A Texas man set fire to his mother, then went to a nearby school and tried to sexually assault a teacher at knifepoint before the superintendent broke down the door to help free her, police and school officials said Monday.
George James Bradley, 32, was arrested on attempted murder, aggravated assault and attempted aggravated sexual assault charges after the morning incident at Rise Academy, Lubbock police spokesman Sgt. Jonathan Stewart said. Bradley was to be arraigned after being transferred from the city's holding facility to the county jail later Monday, and he does not yet have an attorney, Stewart said.
Bradley's mother was able to run to a neighbor's apartment after he poured a flammable liquid on her and set her on fire, according to Lubbock police. She was listed in critical condition with third-degree burns at a Lubbock hospital.
Bradley walked into the school office about 9 a.m., announced that he'd killed his mother and asked the secretary to call 911, said Audrey Saldivar, a school administrator. Then he became agitated, locked the office door, pulled out a knife and forced a teacher into Superintendent Richard Baumgartner's office, she said.
"It was just random," Saldivar told The Associated Press by phone from the Lubbock school, about 300 miles northwest of Fort Worth. "We didn't know what was happening."
Baumgartner told the AP that he had been notified of the situation and was walking toward the office, but when he saw the suspect lock the door, he entered a back door to the office as several staff members ran out.
"I heard screams, and realized someone else was still in there, so I started kicking the door open," he said. "I just reacted to an instinct. I made a split-second decision, because I knew he had a knife and there was somebody in there screaming for their life. I just thought that I had to enter that space and prevent violence from being done."
Baumgartner said he fell backward as the door opened and the suspect came out swinging the knife, which grazed him. The man did not say anything as he stared at Baumgartner, who then got up and grabbed a chair, before he walked toward the front of the office.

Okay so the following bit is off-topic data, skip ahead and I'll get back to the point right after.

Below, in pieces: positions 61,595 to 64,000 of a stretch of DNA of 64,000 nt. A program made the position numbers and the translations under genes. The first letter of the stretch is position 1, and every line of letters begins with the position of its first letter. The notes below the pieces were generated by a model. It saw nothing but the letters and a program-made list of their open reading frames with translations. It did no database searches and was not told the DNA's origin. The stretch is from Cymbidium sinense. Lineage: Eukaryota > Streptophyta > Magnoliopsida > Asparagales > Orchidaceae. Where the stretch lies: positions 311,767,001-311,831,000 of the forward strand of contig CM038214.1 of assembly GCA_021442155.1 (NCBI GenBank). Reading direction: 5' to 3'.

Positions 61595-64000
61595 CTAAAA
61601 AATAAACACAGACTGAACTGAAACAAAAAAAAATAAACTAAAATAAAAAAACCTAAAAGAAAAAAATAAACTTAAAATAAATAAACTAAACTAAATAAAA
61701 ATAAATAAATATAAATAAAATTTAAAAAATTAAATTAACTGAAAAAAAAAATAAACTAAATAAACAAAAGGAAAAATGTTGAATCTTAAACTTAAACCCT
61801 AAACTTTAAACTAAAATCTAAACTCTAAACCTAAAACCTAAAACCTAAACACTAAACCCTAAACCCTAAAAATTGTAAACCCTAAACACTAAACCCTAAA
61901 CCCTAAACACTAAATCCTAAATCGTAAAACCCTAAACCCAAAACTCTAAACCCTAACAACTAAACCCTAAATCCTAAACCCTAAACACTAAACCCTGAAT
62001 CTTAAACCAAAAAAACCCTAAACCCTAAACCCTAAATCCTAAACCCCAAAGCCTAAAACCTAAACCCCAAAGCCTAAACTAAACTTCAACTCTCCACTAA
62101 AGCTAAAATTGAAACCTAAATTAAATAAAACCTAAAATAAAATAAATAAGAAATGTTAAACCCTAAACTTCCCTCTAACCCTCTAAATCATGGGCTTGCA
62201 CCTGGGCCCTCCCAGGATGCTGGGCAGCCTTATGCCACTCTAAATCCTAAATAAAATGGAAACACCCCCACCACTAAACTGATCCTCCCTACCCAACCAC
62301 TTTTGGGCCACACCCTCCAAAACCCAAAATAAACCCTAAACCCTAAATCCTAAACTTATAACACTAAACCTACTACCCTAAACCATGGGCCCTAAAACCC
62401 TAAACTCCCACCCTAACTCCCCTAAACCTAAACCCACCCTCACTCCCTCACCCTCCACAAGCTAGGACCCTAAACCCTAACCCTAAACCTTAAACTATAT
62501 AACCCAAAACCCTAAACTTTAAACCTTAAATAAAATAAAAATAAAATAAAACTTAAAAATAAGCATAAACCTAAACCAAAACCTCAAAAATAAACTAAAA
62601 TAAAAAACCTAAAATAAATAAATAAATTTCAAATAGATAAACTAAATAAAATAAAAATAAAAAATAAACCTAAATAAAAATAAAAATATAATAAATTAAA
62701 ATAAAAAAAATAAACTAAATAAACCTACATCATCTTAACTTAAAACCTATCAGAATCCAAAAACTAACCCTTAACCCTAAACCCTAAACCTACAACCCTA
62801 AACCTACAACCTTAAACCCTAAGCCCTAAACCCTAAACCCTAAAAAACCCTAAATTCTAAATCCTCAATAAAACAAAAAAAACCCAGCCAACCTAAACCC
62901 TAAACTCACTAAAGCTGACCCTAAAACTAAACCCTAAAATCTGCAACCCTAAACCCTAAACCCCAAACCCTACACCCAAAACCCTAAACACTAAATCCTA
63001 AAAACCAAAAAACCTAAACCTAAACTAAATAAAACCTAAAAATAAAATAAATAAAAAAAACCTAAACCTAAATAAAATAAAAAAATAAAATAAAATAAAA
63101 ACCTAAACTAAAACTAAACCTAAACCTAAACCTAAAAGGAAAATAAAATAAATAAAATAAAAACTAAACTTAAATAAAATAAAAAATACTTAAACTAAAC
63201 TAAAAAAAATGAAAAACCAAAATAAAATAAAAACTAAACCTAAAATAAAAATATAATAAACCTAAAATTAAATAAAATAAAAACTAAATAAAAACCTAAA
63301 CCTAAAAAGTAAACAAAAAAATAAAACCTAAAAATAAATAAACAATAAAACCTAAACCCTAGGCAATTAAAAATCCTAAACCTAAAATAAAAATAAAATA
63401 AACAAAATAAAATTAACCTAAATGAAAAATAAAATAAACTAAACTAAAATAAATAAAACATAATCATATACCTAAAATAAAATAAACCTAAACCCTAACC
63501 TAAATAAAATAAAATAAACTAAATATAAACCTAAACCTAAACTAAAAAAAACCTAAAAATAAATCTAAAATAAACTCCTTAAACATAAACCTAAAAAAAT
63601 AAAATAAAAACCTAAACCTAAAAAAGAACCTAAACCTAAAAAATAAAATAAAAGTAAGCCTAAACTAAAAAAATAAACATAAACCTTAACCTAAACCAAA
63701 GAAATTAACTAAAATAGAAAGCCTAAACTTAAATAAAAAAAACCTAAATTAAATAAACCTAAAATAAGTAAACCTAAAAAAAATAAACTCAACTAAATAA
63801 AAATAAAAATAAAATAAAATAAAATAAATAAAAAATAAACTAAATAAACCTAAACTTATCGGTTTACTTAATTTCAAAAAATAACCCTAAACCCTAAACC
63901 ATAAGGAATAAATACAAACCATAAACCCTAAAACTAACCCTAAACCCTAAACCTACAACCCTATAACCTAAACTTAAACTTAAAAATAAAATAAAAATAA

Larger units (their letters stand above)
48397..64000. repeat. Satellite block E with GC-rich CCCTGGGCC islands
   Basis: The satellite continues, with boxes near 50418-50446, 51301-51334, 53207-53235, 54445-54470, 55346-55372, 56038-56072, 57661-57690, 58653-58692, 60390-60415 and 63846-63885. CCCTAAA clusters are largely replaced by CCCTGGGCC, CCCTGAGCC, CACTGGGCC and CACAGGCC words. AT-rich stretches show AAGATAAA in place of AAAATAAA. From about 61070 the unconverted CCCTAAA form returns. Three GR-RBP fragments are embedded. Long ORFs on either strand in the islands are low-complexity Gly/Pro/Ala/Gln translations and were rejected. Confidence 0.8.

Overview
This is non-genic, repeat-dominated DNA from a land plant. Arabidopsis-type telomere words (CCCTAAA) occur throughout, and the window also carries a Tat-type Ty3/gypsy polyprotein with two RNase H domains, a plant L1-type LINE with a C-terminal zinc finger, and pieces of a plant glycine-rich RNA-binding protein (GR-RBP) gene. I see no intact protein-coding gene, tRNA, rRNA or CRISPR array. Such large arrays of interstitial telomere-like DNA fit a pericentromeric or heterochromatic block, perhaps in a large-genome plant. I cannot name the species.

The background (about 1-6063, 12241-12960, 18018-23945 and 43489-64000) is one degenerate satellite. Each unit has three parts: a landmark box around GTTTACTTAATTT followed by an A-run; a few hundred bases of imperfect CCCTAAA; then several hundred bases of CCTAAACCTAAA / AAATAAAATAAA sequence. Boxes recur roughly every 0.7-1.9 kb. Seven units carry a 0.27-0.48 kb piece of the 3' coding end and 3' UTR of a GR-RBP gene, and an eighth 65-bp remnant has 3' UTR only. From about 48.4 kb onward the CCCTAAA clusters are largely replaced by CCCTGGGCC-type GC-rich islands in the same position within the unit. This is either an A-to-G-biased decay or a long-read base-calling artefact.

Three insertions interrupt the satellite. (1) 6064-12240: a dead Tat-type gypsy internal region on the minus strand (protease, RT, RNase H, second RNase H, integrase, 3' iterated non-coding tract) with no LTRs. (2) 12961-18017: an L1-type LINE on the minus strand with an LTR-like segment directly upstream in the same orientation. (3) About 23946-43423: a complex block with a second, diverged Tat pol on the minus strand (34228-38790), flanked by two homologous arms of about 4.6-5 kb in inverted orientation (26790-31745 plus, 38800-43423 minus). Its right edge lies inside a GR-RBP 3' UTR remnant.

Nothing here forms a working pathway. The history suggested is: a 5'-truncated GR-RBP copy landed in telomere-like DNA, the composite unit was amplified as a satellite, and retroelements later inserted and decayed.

The teacher, who was not injured, was able to run out of Baumgartner's office and out the back office door, he said. Then the police arrived, and Bradley dropped his knife and did not resist arrest, the superintendent said.
Bradley was carrying a duffel bag containing gasoline in a can, lighters and neatly folded clothes, Saldivar said.
"It is a miracle ... that nothing more occurred," she said.
All classrooms were immediately locked with the lights turned off _ the school's lockdown mode _ and no children witnessed the incident, Saldivar said. The charter school, which serves about 200 students from pre-kindergarten through the eighth grade, is made up of portable buildings and no classrooms are in the same building as the office, she said.
Bradley served five years in prison after being convicted of deadly conduct and drug charges, and he was released in 2005, according to the Texas Department of Criminal Justice. Last fall Bradley was sentenced to five years in prison for aggravated assault on a public servant, an incident that happened about three months after his 2005 release, but he was given credit for time served and did not return to prison.
Bradley has other assault arrests, one as recently as December, but Lubbock County prosecutors declined to comment about his cases.